TELECOM Digest OnLine - Sorted: Re: Flat Rate Water, was: Verizon Complaints About EVDO

Re: Flat Rate Water, was: Verizon Complaints About EVDO

Paul Coxwell (
Fri, 16 Sep 2005 16:12:13 +0100

> In our area sewer bills are based on water consumption and sewage
> costs more than water. Both bills have a high minimum charges --
> single people living alone rarely use more than that minimum and
> probably would pay less on a more usage based rate schedule.

Over here in England supplies were all unmetered at one time, with the
charge being based on the "ratable value" of the house (i.e. the same
base as used to calculate local property taxes). Sewer charges work
the same way, with a different multiplier to arrive at the actual
amount charged.

My home is still on such unmetered service, and this year the bill
comes to approx. $530, [*] near enough half and half for supply and
sewer. The sewer charge is normally higher than the supply charge,
but I get a $50 discount as I have no surface water draining into the
sewer. Houses in the area still on their own septic tanks would pay
only the supply portion of the bill, about $265, plus the small
surface drainage fee if their surface water went onto a street and
then into the public sewer.

Meters are standard for new homes now, and many older properties have
also been converted to metered service. Most water companies offer a
trial period of metering, and if you're not saving money after a year
or so you can revert back to unmetered service (that option isn't
available when the property changes ownership or on new homes built
with a meter).

The metered service in my area is billed as a small fixed annual fee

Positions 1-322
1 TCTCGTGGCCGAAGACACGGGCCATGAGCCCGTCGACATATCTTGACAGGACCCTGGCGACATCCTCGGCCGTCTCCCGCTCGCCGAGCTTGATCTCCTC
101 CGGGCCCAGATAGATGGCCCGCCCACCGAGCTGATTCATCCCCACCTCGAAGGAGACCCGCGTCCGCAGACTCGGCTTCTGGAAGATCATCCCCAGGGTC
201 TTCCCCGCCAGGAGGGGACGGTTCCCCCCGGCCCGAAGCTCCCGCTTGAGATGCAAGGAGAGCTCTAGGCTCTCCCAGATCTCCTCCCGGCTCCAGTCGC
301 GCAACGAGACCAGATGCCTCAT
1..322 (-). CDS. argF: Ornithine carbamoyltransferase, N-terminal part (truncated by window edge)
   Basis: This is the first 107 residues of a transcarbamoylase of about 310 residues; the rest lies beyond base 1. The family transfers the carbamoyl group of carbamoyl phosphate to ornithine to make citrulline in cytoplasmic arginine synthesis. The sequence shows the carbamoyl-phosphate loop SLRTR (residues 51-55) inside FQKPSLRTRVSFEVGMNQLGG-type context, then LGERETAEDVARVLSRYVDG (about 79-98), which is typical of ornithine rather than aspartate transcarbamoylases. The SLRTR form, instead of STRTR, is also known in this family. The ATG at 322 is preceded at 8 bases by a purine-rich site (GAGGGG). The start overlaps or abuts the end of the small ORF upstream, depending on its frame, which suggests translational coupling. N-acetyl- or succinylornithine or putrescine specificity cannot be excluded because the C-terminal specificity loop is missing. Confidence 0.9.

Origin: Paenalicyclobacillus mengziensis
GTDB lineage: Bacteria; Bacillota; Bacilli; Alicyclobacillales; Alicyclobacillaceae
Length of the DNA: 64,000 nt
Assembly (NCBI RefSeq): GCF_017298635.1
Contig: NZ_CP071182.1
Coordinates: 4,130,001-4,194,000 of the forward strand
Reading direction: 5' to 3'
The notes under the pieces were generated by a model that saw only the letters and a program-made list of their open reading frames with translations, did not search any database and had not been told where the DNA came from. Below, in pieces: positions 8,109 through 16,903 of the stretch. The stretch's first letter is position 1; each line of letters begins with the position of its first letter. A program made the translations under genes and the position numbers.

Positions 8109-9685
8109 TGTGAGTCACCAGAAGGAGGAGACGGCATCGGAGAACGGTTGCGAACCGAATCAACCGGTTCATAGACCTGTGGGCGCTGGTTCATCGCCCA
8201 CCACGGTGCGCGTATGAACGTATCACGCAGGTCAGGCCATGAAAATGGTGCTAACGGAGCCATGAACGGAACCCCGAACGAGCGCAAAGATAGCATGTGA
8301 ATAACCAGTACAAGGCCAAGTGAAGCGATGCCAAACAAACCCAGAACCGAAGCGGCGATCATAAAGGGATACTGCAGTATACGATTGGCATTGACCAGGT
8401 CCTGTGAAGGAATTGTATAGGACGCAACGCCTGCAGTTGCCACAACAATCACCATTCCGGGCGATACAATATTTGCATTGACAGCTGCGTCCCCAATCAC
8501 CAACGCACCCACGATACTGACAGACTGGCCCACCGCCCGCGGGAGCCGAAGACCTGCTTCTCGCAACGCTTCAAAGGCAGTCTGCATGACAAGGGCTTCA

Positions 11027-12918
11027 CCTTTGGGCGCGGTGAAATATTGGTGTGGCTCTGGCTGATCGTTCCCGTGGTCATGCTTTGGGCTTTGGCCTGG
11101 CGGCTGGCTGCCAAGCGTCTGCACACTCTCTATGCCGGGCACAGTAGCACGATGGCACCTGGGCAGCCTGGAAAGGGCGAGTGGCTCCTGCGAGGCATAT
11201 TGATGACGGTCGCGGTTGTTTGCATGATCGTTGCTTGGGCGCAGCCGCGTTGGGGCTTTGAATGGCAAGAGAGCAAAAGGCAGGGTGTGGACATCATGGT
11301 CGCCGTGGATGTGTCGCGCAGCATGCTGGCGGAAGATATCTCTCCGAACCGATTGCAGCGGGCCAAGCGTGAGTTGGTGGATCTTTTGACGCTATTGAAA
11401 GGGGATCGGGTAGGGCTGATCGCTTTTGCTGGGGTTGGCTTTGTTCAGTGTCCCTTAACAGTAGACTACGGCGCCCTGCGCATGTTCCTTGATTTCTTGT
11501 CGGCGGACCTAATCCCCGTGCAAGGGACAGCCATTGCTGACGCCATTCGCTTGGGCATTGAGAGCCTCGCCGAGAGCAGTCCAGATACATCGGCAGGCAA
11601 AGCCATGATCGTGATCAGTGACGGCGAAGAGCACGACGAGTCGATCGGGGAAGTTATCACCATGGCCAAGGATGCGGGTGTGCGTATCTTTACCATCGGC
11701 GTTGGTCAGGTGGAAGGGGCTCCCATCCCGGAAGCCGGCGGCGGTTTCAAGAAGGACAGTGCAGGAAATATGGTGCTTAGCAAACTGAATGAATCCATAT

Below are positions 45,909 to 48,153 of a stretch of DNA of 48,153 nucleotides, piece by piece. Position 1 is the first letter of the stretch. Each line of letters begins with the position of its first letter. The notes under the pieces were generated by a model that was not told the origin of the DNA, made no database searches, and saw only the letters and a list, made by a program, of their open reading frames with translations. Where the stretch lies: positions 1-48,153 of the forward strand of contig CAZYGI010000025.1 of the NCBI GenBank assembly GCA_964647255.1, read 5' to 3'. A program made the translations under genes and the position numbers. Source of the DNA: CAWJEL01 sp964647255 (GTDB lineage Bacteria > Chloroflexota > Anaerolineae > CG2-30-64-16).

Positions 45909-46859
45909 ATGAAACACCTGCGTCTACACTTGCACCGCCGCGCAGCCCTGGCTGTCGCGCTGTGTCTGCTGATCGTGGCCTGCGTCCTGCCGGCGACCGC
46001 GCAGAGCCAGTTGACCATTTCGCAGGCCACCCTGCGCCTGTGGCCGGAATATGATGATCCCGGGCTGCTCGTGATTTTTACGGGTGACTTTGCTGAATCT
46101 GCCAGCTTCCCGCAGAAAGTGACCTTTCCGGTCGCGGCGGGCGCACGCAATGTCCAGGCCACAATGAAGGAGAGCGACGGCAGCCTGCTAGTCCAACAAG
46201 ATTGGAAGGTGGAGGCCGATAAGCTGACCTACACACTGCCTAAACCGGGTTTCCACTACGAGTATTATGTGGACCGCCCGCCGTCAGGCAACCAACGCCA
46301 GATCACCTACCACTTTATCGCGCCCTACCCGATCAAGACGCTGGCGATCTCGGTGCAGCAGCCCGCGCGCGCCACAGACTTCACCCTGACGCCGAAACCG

plus so much per cubic meter, both for supply and sewer.

It works out to about $43 plus 0.7 cent per U.S. gallon for supply and
$111 plus 0.8 cent per gallon for sewer.(again with a $50 discount if
you have no surface drainage to the sewer).

[*] All converted at 1 GBP = $1.80.

> So King Daley I had a solution for that also: we will take a tiny
> little five foot wide length of land on the north side of Irving Park
> Road (where Chicago touches Schiller Park) and stretch that all the
> way west then through the Forest Preserve (don't worry about those
> commissioners, they are my puppets also) and we will keep on
> extending that little strip of land through Rosemont until it reaches
> the eastern edge of Ohare, where then we 'balloon it out' to take in
> all of Ohare. So by that gerrymandering Chicago is able to annex
> Orchard Field (which they would begin calling 'Ohare' Field; FYI that
> is why the FAA designation for Ohare is 'ORD', from the Orchard Field
> days).


I wondered about the situation at O'Hare first time I was going to pass
through there some years ago and looked at the map.

In my Rand-McNally road atlas there's a dotted line labeled "Chicago
City Limits" which follows the marked area of the airport exactly, yet
the big yellow area which otherwise marks the limit of Chicago stops
way short of the airport. In fact following that Irving Park Road the
city limit appears to be at Pueblo Av. on the eastern edge of Schiller
Woods, which I make a good 3 miles from the airport boundary.

Thanks to your explanations, now I know why -- My map is obviously not
detailed enough to show a 5 ft. wide strip!

When did the annexing of Orchard Field and the change of name to
O'Hare actually take place? I'm guessing 1960s?


[TELECOM Digest Editor's Note: Orchard Field was its name during
World War II; it became O'Hare sometime in the middle 1950's, but
the FAA retained the old designation of ORD for ORcharD Field. My
impression is cartographers (map makers) go insane attempting to
properly chart out the northwest side of City of Chicago. The
boundary is quite plain on the south side, much of the north side
and even going east and west (on the north) for the first few miles
it is clearly on Howard Street (except far east by the lake where
it juts up north of Howard Street for a couple block where the
Chicago/Evanston boundary is the southernmost edge of Calvary
Cemetery. Then the boundary makes a sharp turn and goes southeast
on Clark Street (which the Evanstonians refer to as 'Chicago Street')
back south to Howard then straight west for a few miles on Howard.
I think all of the Chicago Transit Authority train yards at that
point are considered Chicago, but at street level, _on the north
side of Howard Street_ beginning at the CTA tracks underpass, the
north side of Howard Street begins taking Evanston street numbers;